People were ready to hand the reigns over to Braxton Miller. “Bauserman is terrible,” some argued, “Let’s get this new star quarterback under center.” In Bauserman’s first start as quarterback since he was a high school student in 2003, the former minor league baseball player looked solid in the Buckeye’s season opener.
Sure, it was against Akron, but he also was missing his top wide receiver and three running backs. Bauserman looked confident in the pocket; showed athleticism, especially on the game’s first touchdown when he turned a broken play into a 15 yard touchdown run; he was accurate with his passes; made quick decisions; and didn’t make mistakes. As I said, he was solid.
So solid, in fact, that some people might argue that this team wouldn’t have ever needed Terrelle Pryor. Given the ugliness of the circumstances in which TP left the program, I think it will be easy for Buckeye fans to adopt a revisionist history of the former Buckeye quarterback, and begin to view him as having been overrated.
But there’s a problem with such a mentality. It’s the fact that Pryor was awesome.
He never lived up to the outrageously high expectations Buckeye fans had for him, though few could have. Pryor wasn’t always the most graceful passer, or the most mechanically sound quarterback, but he had freakish athletic ability.
I’m not defending anything that Pryor did, but he led Ohio State to three consecutive BCS Bowl Games, and the Buckeyes would not have won the Rose or Sugar Bowls in 2010 or 2011 without him.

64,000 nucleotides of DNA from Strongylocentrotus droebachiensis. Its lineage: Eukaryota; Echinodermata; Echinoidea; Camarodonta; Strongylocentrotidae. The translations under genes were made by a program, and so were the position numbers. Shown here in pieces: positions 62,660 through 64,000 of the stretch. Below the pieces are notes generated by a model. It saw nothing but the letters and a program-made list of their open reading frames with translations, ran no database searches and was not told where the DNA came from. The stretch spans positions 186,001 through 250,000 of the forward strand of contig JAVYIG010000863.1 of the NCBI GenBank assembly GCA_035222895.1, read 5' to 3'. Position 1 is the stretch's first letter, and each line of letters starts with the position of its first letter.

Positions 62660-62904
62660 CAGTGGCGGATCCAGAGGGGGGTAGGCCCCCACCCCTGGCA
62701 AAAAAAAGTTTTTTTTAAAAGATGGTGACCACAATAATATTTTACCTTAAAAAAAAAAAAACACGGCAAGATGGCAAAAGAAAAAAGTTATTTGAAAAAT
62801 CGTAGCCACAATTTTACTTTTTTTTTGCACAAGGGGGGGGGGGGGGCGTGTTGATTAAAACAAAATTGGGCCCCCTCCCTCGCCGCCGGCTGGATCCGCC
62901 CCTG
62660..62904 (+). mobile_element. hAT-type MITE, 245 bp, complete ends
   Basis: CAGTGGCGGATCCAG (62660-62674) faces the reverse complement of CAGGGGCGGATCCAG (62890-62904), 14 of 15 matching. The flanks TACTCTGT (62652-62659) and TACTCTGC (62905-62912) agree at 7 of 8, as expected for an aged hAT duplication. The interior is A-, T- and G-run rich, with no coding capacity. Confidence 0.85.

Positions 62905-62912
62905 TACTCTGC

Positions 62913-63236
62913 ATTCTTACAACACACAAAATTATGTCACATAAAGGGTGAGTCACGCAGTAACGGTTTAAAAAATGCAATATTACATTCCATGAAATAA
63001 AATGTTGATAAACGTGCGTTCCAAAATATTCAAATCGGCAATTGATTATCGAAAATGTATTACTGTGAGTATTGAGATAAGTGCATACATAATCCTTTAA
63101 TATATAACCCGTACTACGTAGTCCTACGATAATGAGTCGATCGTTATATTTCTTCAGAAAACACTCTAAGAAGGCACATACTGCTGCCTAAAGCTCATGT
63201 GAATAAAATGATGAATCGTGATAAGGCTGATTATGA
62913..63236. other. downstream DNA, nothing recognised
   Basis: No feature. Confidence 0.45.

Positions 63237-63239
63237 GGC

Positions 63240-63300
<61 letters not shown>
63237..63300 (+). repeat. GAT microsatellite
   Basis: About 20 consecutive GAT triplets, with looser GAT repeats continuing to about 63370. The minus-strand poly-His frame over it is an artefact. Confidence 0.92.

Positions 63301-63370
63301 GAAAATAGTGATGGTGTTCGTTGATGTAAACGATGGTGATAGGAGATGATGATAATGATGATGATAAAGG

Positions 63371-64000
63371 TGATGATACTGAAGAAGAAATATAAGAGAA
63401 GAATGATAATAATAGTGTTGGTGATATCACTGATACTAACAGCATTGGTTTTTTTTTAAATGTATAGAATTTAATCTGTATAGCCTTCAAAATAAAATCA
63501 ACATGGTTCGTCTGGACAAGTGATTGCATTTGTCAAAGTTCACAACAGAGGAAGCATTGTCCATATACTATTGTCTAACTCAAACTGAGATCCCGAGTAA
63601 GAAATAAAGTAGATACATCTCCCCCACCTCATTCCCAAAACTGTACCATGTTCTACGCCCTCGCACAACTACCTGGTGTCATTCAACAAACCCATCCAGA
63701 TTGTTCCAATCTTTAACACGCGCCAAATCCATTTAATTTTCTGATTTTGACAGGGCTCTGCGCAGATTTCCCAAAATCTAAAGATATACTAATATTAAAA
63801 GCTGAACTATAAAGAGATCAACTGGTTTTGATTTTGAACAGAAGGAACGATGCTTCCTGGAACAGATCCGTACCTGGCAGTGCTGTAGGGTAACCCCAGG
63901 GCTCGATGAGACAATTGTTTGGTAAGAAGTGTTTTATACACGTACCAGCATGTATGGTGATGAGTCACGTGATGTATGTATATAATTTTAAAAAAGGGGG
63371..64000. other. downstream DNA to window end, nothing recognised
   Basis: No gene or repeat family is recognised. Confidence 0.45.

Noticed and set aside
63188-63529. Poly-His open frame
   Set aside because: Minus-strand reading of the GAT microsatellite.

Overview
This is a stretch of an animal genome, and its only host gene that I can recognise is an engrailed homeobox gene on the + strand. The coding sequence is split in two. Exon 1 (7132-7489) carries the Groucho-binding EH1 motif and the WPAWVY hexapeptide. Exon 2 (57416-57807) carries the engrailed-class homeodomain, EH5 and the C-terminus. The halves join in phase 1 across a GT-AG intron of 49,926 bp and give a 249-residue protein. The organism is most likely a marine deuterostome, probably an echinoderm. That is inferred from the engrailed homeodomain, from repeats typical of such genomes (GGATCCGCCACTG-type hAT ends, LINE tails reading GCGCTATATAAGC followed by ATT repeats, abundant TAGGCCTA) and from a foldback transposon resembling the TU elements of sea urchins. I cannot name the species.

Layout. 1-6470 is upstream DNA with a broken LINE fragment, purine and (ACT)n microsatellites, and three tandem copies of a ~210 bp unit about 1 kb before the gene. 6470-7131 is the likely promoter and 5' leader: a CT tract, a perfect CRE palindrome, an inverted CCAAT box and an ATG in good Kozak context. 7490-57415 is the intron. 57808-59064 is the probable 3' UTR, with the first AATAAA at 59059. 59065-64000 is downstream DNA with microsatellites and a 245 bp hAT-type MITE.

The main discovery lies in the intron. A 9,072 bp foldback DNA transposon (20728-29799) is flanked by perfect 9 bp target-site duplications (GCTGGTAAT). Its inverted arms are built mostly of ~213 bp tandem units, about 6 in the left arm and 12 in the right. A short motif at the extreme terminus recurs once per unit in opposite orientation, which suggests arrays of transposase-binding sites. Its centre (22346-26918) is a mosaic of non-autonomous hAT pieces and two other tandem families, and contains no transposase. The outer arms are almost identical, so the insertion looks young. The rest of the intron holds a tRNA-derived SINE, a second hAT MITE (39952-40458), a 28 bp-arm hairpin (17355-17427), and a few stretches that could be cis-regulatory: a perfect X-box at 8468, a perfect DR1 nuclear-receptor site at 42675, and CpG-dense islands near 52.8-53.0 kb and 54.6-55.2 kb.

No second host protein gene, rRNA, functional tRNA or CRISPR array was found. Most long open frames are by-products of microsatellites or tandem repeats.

I don’t want to take anything away from Joe Bauserman or Braxton Miller. They both looked good today. As a Buckeye fan, I’m interested to see what the two quarterbacks are going to do over the next couple of weeks. Bauserman struck me with his efficiency. Even though he came in without very much college game experience, he performed at a high level.
I write this because I think Buckeye fans want to distance themselves from Pryor, but that doesn’t change the reality that: while he was at Ohio State, he was a very good quarterback, and almost any other program in the country would have gladly taken him to be their signal caller.
Last thing on Pryor, he was criticized for his accuracy, but completed 65% of his passes last season, 60.9% of his passes for his career, and set an OSU record in the Ohio University game last year by throwing 16 consecutive completions.
I know that it’s summertime, and that it’s suppose to be hot in the summertime, but this is far and away the hottest Ohio State game I can ever remember having gone to.
Many years from now, other than the fact that this was the first game for head coach Luke Fickell, the most notable thing about this game may be the fact that the stadium felt like you were watching a football game being played on the Sun.
Throughout the game, Ohio State was breaking out of the huddle with over 20 seconds left on the play clock. This was fairly uncommon for Tressel, but a change that I liked seeing.
Carlos Hyde was authoritative with his running today. Curious to see how he’ll do against more solid competition.
Photo: Julia D Wright, “The Shoe (March 30, 2007.)” This photo is not the property of joshbenner.org, and the owner of the copyright on this photo does not endorse this blog. For more information, please click on the photograph.